You will almost certainly feel the urge to smoke many times during your quit day, but it will pass. The following actions may help you to battle the urge to smoke:

  • Delay until the craving passes. The urge to smoke often comes and goes within 3 to 5 minutes.
  • Deep breathe. Breathe in slowly through your nose for a count of three and exhale through your mouth for a count of three. Visualize your lungs filling with fresh air.
  • Drink water sip by sip to beat the craving.
  • Do something else to distract yourself. Perhaps go for a walk.

Remembering the four Ds can often help you to move beyond your urge to light up.

2. Use NRTs

Going cold turkey, or quitting smoking without the help of NRT, medication, or therapy, is a popular way to give up smoking. However, only around 6 percent of these quit attempts are successful. It is easy to underestimate how powerful nicotine dependence really is.

NRTs can help you to fight the withdrawal symptoms associated with quitting smoking.

NRT can reduce the cravings and withdrawal symptoms you experience that may hinder your attempt to give up smoking. NRTs are designed to wean your body off cigarettes and supply you with a controlled dose of nicotine while sparing you from exposure to other chemicals found in tobacco.

The U.S Food and Drug Administration (FDA) have approved five types of NRT:

  • skin patches
  • chewing gum
  • lozenges
  • nasal spray (prescription only)
  • inhaler (prescription only)

If you have decided to go down the NRT route, discuss your dose with a healthcare professional before you quit smoking. Remember that while you will be more likely to quit smoking using NRT, the goal is to end your addiction to nicotine altogether, and not just to quit tobacco.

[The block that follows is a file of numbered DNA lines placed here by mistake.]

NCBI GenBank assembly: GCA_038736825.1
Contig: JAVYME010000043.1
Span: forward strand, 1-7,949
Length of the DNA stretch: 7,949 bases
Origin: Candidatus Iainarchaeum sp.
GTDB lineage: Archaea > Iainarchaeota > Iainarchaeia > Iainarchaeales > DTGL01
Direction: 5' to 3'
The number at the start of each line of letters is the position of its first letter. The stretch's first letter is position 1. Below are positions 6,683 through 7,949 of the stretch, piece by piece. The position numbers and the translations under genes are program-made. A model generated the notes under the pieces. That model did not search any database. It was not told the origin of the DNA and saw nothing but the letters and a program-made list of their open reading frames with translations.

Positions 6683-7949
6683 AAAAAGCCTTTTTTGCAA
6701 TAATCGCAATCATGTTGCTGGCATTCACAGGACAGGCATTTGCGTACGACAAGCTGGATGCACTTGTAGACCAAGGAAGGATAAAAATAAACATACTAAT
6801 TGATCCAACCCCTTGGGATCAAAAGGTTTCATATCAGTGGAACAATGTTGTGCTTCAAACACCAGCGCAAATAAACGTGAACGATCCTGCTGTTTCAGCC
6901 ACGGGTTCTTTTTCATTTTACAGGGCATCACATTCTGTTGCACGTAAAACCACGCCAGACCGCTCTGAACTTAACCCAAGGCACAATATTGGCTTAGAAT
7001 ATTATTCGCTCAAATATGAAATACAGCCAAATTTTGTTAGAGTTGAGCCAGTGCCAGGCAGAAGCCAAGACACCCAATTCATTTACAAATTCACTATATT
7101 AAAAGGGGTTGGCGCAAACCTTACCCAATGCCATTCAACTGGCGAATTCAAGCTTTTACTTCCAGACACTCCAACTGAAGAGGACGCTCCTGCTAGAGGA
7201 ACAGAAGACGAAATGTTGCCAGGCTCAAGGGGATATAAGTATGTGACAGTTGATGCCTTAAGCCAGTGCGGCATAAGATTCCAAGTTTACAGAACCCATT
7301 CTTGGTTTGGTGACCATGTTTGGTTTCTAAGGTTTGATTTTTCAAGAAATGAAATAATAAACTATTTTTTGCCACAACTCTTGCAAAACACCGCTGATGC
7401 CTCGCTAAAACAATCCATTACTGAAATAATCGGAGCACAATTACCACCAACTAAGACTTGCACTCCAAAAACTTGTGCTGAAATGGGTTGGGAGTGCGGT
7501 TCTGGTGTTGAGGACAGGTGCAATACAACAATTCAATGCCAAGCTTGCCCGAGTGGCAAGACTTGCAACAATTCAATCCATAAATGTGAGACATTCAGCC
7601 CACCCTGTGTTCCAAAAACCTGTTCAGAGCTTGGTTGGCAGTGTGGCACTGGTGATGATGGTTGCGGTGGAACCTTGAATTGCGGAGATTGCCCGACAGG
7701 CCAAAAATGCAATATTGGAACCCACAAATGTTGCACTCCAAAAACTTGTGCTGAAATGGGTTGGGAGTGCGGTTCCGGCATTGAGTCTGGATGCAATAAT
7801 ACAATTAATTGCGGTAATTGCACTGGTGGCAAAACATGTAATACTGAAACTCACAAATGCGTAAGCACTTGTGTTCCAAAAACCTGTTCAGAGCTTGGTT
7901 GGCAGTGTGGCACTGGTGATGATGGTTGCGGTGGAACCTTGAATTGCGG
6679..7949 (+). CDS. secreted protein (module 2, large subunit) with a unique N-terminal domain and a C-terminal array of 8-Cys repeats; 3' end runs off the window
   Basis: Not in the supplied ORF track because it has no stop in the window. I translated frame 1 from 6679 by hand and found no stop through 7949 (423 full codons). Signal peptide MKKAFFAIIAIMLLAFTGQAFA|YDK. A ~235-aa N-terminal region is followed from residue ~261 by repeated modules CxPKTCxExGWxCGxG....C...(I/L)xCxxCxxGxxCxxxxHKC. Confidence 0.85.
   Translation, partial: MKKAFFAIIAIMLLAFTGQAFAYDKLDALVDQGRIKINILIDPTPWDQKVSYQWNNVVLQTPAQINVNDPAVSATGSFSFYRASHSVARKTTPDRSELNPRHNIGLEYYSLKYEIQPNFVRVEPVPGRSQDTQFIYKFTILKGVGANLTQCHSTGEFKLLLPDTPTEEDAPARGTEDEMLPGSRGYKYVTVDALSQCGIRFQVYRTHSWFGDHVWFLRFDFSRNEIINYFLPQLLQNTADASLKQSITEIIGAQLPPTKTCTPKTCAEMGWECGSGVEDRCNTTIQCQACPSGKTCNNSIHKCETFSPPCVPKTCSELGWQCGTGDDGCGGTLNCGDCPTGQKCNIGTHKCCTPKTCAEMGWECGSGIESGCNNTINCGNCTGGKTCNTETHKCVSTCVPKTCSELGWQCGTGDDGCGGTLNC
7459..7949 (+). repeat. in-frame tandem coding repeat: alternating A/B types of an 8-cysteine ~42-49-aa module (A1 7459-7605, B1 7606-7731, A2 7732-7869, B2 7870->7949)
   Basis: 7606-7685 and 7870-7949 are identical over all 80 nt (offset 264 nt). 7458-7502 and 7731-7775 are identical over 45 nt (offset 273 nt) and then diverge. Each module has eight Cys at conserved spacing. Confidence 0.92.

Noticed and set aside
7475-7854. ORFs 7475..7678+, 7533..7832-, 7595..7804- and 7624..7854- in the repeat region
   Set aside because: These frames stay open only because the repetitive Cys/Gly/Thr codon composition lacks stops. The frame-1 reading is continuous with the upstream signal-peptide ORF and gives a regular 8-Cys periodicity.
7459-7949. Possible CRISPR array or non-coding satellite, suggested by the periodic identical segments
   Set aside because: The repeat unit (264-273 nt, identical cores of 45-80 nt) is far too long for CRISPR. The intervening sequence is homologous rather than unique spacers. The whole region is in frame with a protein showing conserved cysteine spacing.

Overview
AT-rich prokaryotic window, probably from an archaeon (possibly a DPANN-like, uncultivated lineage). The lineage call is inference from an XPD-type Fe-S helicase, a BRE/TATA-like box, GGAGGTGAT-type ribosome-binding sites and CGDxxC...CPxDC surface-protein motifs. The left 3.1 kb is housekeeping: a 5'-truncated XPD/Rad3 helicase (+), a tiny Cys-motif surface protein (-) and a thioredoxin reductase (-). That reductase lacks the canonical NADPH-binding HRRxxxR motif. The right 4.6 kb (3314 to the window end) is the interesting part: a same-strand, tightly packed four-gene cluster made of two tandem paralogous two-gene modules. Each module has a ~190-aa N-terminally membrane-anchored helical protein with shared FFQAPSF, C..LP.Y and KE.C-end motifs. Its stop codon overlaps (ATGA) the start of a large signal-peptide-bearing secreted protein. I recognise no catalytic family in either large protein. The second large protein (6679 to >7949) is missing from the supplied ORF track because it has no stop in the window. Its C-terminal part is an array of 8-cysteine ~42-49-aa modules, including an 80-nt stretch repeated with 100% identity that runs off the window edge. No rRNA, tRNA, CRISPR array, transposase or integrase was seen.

Contact your healthcare professional if you experience dizziness, weakness, nausea, vomiting, fast or irregular heartbeat, mouth problems, or skin swelling while using these products.

3. Consider non-nicotine medications

The FDA have approved two non-nicotine-containing drugs to help smokers quit. These are bupropion (Zyban) and varenicline (Chantix).

Bupropion and varenicline are non-nicotine medications that may help to reduce cravings and withdrawal symptoms.

Talk to your healthcare provider if you feel that you would like to try one of these to help you to stop smoking, as you will need a prescription.

Bupropion acts on chemicals in the brain that play a role in nicotine craving and reduces cravings and symptoms of nicotine withdrawal. Bupropion is taken in tablet form for 12 weeks, but if you have successfully quit smoking in that time, you can use it for a further 3 to 6 months to reduce the risk of smoking relapse.

Varenicline interferes with the nicotine receptors in the brain, which results in reducing the pleasure that you get from tobacco use, and decreases nicotine withdrawal symptoms. Varenicline is used for 12 weeks, but again, if you have successfully kicked the habit, then you can use the drug for another 12 weeks to reduce smoking relapse risk.

Risks involved with using these drugs include behavioral changes, depressed mood, aggression, hostility, and suicidal thoughts or actions.

4. Seek behavioral support